Provide Connections to Higher Education – Connecting with institutions of higher education is also another way of helping students develop greater understanding about what personally excites them concerning careers and education. Many colleges and universities offer summer youth summer programs, and with these experiences, students may discover new unique talents. These activities are often offered for free or at a lower cost for students from low income families. Colleges are also a wealth of resources for connecting with experts in in particular fields who could be good sources of information for the classroom. In addition, many colleges and high schools offer dual enrollment for students who are willing and capable to participate in classes outside of high school allowing for a district to truly personalize an educational path for a student with special needs or talents. Most districts already have information about these programs, but they need to ensure that the information is accessible and communicated to teachers, parents, and students.
Facilitate Global Connections – Students often have difficulty seeing beyond their local communities and having a clear picture of themselves as members of a global community. Beginning with their own country and expanding throughout the world, students could discover more about opportunities that exist for making global connections. This year, ISTE Connects published a blog post called 6 Resources for Fostering Global Education that provided some practical advice for educators to help students make global connections regardless of exceptions in age, language, or economics. Technology offers a variety of ways for classrooms to connect with each other throughout the world, and this provides students with a greater awareness of how they personally can participate within a global community.
Market the Success – When students began to bridge the connection between their personal interests and aspirations to the available resources within the community at large, it is necessary to begin marketing and publishing this success. Not only is the recognition from marketing positive for the school to showcase its efforts, but it also benefits the members of the community. This marketing allows community members to highlight how they are collaborating with their local schools and providing ongoing support. Some marketing strategies include publishing a video to document success; noting the activities on the school’s website; and curating student portfolios. Many schools also have their own site-based news broadcast, and these experiences can be shared via this medium throughout the school. Incidentally, participating in the production of the school news is another way that students can volunteer their talents while developing new skills! These strategies help to communicate what students have learned and what they have accomplished.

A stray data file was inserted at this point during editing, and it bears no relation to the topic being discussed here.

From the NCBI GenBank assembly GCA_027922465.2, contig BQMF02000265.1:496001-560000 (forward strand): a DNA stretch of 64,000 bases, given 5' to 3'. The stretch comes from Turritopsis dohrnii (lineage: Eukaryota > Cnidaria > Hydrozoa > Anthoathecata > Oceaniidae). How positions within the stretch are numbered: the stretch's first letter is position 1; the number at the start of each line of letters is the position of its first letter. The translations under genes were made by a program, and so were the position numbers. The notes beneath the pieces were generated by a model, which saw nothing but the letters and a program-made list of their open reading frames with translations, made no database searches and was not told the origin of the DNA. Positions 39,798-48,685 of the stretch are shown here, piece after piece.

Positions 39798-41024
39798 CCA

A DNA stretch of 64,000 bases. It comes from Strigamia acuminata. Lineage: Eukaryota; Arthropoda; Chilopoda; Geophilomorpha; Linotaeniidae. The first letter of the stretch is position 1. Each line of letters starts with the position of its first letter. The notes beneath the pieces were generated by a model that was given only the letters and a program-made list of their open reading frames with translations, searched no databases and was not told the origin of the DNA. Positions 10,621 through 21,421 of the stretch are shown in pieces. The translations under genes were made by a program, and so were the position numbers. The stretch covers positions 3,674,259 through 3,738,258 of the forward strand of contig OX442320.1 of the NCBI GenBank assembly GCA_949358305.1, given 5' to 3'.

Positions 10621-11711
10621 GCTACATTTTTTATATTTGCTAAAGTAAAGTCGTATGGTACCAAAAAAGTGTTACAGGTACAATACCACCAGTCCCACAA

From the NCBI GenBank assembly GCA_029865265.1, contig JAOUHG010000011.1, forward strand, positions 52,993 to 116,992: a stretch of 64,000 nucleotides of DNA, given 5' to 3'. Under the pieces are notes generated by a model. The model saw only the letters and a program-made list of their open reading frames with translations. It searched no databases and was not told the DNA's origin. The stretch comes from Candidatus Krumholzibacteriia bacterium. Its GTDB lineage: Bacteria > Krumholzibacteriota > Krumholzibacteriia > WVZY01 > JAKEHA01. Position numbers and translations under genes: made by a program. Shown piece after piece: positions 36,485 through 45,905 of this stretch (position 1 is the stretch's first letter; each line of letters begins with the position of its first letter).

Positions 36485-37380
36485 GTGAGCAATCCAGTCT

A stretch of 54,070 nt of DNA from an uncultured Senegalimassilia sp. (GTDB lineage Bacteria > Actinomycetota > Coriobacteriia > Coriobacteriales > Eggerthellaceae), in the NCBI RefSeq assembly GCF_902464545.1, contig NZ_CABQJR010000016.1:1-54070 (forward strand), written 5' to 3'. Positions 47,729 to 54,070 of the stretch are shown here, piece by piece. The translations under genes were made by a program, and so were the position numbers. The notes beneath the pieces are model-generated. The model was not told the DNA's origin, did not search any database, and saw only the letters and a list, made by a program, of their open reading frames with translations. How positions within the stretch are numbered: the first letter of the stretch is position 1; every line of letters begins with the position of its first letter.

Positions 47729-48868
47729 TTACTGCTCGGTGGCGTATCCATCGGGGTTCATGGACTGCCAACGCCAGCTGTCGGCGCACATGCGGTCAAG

In their book, A New Culture of Learning: Cultivating the Imagination for a World of Constant Change, Thomas and Brown explain, “In our view, the kind of learning the will define the twenty-first century is not taking place in a classroom – at least not in today’s classroom. Rather, it is happening all around us, everywhere, and it is powerful” (17). Ideally, as students make connections, they may be better prepared to make personal choices about future careers; set goals for future learning; and find greater fulfillment in life.